(first published in the Cincinnati Enquirer digital edition Nov. 3, 2012)
Color is what Friday night’s (Nov. 2) Cincinnati Symphony concert was about.
Color, rhythm and how to astonish an audience.
Planned by CSO creative director Jennifer Higdon and led expertly by guest conductor Peter Oundjian, the concert featured some of classical music’s greatest “painters,” Ravel, Rimsky-Korsakov and Tchaikovsky. Most of all, it starred the phenomenal percussionist Evelyn Glennie.
Known to millions for her performance at the opening ceremony of the Olympic Games in July, Glennie held her Music Hall audience rapt in Higdon’s Percussion Concerto -- as rapt as those who heard and saw her perform with Underworld and the Pandemonium Drummers at Olympic Stadium in London.
Even more, no doubt, for she had more than drums at her disposal at Music Hall. Arrayed in front of the CSO were marimba, vibraphone, crotales (small pitched cymbals), drums of all kinds and a special set of ear-tickling wood blocks. Speaking of which, Glennie moved from one group of instruments to the other in her stocking feet, the better to pick up vibrations from the floor. Glennie, who has been profoundly deaf since age 12, uses her whole body as a resonating chamber, not needing to depend on her ears to detect sound.
Higdon’s Concerto (a 2005 Grammy-winner for best contemporary classical composition) involved CSO percussionists David Fishlock, Richard Jensen and Mark Wolfley as collaborative artists, and Glennie worked closely with them throughout. It began almost inaudibly with Glennie on marimba, joined gradually by her percussionist colleagues. Leonard Bernstein came to mind as the work unfolded, setting up a delightful, melodious din in the capacious, welcoming hall.
The second movement utilized bowed vibraphone, i.e. with the player drawing a bass bow up the side of the instrument to produce a clear, penetrating sound. It was an ethereal moment, with muted CSO strings, gentle woodwinds and harp harmonics, like Mother Nature in a peaceful mood.
The spell was broken in the final movement, which featured an improvised cadenza where Glennie addressed the drums with beaters, fingers and hands and a progressively jazzy buildup to the end, which drew whoops from the audience.
There was a Spanish accent (via Paris and St. Petersburg) to much of the program, which also included Ravel’s “Alborada del gracioso” and Rimsky-Korsakov’s “Capriccio espagnol.” The former, translated “Morning Serenade of the Jester,” opened the concert with the harp and plucked CSO strings simulating a great big guitar. The winds sounded the perky serenade, which ended with a humorous retort by the brass.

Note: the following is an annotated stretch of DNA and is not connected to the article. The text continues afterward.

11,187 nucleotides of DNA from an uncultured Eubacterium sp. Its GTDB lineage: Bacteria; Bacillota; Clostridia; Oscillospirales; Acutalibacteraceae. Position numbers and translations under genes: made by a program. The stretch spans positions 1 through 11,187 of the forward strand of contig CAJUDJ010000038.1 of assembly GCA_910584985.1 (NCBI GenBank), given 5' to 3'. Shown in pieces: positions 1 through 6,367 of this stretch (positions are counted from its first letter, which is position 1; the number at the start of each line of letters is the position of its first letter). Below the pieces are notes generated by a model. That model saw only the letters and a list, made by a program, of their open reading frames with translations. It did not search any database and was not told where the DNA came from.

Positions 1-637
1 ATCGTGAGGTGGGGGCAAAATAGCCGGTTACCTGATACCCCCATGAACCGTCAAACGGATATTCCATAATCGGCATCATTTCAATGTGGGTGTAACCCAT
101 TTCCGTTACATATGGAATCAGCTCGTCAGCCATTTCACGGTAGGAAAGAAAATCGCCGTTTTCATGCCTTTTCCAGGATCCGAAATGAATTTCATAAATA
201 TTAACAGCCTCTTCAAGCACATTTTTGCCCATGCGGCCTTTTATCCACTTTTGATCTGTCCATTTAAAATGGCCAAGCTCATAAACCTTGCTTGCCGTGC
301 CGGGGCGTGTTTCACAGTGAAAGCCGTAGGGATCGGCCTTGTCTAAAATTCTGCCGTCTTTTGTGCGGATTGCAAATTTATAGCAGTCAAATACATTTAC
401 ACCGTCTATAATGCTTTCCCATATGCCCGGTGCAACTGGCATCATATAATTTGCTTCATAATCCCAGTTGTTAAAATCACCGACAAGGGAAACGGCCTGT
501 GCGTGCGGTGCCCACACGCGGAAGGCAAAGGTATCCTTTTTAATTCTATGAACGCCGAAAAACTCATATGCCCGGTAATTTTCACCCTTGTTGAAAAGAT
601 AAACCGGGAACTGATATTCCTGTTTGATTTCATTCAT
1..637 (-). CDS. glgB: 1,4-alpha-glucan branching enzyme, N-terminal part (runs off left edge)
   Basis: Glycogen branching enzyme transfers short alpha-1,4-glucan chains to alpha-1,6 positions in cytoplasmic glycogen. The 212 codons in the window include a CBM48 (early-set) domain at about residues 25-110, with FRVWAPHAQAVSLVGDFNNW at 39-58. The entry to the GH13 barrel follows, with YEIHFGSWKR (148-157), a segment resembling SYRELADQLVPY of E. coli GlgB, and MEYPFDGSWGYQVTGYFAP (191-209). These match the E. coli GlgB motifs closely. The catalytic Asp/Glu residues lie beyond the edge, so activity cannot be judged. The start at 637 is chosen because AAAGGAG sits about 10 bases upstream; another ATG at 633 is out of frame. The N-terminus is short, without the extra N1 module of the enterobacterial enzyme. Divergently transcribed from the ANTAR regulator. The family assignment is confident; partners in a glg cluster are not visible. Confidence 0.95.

“Capriccio espagnol” is a kind of display piece for orchestra, with brilliant solos and lots of swagger and Spanish soul. Acting principal clarinetist Jonathan Gunn was a standout here, as were associate concertmaster Rebecca Culnan, harpist Gillian Benet Sella, principal flutist Randolph Bowman and the magisterial CSO brasses. Oundjian delivered a brilliant performance, generating enthusiasm-to- burn from the podium.
Tchaikovsky’s “Francesca da Rimini,” not heard at the CSO since 1980, closed the concert. A tone poem inspired by the love story of a real-life, 13th-century woman, as re-counted in Canto V of Dante’s “Inferno,” it was 25 minutes of roiling emotion. It opened with eerie brass, and you could feel torrents whipping through Music Hall as the poet describes the suffering of Francesca and her lover Paolo (doomed to be lashed by eternal winds forever in the second circle of hell). Clarinetist Gunn led beautifully into the touching “Francesca” theme, which Oundjian built to a radiant climax. The intensity was almost unbearable at the end as the tale (which ends in the lovers’ death at the hands of her husband) reached its shattering conclusion.
The concert – a choice one – repeats at 8 p.m. tonight at Music Hall. Tickets, beginning at $10, are available at (513) 381-3300 or visit www.cincinnatisymphony.org.